Page images
PDF
EPUB
[ocr errors]

out of which this iniquitous war issued forth, the power of the Imperial German Government within the Empire and its widespread domination and influence outside of that Empire. That status must be altered in such fashion as to prevent any such hideous thing from ever happening again.

We are fighting for the liberty, the self-government, and the undictated development of all peoples, and every feature of the settlement that concludes this war must be conceived and executed for that purpose. Wrongs must first be righted and then adequate safeguards must be created to prevent their being committed again. We ought not to consider remedies merely because they have a pleasing and sonorous sound. Practical questions can be settled only by practical means. Phrases will not accomplish the result. Effective readjustments will, and whatever readjustments are necessary must be made.

But they must follow a principle and that principle is plain. No people must be forced under sovereignty under which it does not wish to live. No territory must change hands except for the purpose of securing those who inhabit it a fair chance of life and liberty. No indemnities must be insisted on except those that constitute payment for manifest wrongs done. No readjustments of power must be made except such as will tend to secure the future peace of the world and the future welfare and happiness of its peoples.

And then the free peoples of the world must draw together in some common covenant, some genuine and practical co-operation that will in effect combine their

force to secure peace and justice in the dealings of nations with one another. The brotherhood of mankind must no longer be a fair but empty phrase: it must be given a structure of force and reality. The nations must realize their common life and effect a workable partnership to secure that life against the aggressions of autocratic and self-pleasing power.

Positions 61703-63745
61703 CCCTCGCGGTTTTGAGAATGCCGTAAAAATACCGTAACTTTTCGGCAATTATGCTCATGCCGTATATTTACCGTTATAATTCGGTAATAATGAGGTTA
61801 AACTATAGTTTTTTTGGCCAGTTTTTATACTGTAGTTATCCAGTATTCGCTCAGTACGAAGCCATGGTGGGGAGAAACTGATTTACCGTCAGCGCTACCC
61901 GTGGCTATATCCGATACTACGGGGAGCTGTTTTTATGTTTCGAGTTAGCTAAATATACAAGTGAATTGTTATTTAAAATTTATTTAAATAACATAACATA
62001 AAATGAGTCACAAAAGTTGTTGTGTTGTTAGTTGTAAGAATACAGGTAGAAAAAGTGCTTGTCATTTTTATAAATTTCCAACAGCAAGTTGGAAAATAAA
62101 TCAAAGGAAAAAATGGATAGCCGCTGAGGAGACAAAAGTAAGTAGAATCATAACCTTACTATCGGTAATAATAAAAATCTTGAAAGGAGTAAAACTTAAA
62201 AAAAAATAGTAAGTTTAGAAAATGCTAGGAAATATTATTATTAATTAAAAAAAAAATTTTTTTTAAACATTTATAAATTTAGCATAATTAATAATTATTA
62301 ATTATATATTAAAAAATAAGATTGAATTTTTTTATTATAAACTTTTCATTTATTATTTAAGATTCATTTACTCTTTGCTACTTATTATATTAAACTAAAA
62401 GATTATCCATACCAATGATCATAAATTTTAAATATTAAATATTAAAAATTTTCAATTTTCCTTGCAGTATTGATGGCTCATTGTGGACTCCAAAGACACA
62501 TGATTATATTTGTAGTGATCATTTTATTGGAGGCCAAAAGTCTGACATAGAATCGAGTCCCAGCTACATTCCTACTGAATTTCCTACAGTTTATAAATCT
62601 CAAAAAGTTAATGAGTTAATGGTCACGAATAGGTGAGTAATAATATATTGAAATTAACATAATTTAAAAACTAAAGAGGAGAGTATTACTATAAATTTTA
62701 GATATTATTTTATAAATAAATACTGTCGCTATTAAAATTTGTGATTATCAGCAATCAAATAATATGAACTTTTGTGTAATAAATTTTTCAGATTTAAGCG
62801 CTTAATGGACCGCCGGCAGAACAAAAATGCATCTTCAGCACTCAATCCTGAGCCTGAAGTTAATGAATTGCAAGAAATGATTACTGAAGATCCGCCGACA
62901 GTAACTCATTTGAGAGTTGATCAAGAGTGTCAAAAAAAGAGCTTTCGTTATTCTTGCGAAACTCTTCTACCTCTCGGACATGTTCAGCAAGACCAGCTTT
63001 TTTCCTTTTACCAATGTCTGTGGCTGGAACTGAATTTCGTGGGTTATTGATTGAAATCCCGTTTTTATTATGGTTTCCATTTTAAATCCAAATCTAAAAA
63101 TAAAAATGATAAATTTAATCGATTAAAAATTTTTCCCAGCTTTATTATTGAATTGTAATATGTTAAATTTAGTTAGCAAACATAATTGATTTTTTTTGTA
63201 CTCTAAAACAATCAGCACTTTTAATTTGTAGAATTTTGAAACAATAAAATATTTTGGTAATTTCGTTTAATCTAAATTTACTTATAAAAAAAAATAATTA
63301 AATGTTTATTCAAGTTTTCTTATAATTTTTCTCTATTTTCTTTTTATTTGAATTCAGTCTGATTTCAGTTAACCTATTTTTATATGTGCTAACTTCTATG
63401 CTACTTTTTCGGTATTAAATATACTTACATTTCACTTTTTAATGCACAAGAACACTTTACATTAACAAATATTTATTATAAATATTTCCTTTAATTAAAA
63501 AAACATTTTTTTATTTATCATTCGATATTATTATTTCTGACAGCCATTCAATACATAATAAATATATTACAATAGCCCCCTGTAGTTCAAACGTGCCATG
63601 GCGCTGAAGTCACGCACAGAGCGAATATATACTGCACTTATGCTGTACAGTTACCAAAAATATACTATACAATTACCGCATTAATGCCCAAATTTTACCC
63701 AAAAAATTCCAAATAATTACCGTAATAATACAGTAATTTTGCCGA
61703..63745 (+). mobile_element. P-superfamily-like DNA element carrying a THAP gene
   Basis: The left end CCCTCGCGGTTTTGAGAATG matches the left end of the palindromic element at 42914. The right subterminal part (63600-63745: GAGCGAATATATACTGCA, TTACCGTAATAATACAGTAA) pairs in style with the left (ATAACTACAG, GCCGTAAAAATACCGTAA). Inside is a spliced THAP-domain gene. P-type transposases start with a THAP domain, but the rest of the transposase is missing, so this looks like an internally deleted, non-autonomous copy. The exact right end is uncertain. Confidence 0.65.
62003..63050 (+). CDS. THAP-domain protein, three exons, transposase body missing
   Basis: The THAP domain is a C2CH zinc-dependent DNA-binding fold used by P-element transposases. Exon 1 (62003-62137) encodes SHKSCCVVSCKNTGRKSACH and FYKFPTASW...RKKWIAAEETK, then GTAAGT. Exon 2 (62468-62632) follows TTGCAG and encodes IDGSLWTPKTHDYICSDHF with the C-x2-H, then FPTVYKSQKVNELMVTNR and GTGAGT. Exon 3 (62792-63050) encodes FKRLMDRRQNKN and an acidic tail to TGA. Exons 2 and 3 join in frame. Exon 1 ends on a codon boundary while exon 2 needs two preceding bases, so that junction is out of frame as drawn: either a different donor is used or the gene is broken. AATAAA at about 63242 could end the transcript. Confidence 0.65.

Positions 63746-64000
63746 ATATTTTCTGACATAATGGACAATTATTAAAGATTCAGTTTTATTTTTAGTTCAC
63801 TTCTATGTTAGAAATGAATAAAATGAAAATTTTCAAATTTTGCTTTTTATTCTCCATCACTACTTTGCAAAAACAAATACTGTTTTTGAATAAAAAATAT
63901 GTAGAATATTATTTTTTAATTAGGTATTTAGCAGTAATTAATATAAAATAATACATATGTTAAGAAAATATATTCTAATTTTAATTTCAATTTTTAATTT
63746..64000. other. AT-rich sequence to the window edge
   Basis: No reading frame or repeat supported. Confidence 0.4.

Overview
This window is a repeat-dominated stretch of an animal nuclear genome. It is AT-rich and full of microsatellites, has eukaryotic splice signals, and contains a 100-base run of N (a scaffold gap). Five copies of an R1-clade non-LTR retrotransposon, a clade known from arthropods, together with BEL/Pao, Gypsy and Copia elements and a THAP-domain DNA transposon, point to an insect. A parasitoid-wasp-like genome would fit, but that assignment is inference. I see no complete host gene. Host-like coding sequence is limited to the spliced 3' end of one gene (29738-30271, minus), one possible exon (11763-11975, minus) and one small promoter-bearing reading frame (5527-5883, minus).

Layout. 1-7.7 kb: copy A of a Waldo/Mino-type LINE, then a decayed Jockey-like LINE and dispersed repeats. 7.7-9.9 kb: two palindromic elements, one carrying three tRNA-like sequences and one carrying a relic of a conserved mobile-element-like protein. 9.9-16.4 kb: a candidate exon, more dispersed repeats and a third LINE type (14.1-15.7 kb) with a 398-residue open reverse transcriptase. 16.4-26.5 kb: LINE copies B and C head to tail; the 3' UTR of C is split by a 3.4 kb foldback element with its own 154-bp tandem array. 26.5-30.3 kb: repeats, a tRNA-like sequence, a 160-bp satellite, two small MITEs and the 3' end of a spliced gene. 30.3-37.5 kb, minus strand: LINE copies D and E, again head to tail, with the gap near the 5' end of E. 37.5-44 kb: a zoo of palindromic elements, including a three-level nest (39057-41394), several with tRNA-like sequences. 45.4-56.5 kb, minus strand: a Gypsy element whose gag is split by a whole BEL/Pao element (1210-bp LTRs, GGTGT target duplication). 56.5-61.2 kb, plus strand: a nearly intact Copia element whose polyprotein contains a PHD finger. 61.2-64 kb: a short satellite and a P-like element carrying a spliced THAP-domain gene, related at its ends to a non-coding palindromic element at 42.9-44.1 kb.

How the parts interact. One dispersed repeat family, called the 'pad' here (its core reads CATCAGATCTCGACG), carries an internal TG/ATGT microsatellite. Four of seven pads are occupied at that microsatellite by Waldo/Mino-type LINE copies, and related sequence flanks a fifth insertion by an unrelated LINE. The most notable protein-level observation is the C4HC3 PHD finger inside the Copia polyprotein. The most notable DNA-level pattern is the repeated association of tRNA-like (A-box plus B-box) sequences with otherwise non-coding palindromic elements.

For these things we can afford to pour out blood and treasure. For these are the things we have always professed to desire, and unless we pour out blood and treasure now and succeed, we may never be able to unite or show conquering force again in the great cause of human liberty. The day has come to conquer or submit. If the forces of autocracy can divide us, they will overcome us; if we stand together, victory is certain and the liberty which victory will secure. can afford then to be generous, but we cannot afford then or now to be weak or omit any single guarantee of justice and security.

We

WOODROW WILSON.

[ocr errors]

REPLY TO THE PEACE APPEAL OF THE
POPE, AUGUST 27, 1917

TO HIS HOLINESS BENEDICTUS XV, POPE:

In acknowledgment of the communication of Your Holiness to the belligerent peoples, dated August 1, 1917, the President of the United States requests me to transmit the following reply:

Every heart that has not been blinded and hardened by this terrible war must be touched by this moving appeal of His Holiness the Pope, must feel the dignity and force of the humane and generous motives which prompted it, and must fervently wish that we might take the path of peace he so persuasively points out. But it would be folly to take it if it does not in fact lead to the goal he proposes. Our response must be based upon the stern facts and upon nothing else. It is not a mere cessation of arms he desires; it is a stable and enduring peace. This agony must not be gone through with again, and it must be a matter of very sober judgment what will insure us against it.

His Holiness in substance proposes that we return to the status quo ante bellum, and that then there be a general condonation, disarmament, and a concert of nations based upon an acceptance of the principle of arbitration; that by a similar concert freedom of the seas be established; and that the territorial claims of France and Italy, the perplexing problems of the Balkan States, and the restitution of Poland be left to such conciliatory adjustments as may be possible in the new temper of such a peace, due regard being paid to the

T

« PreviousContinue »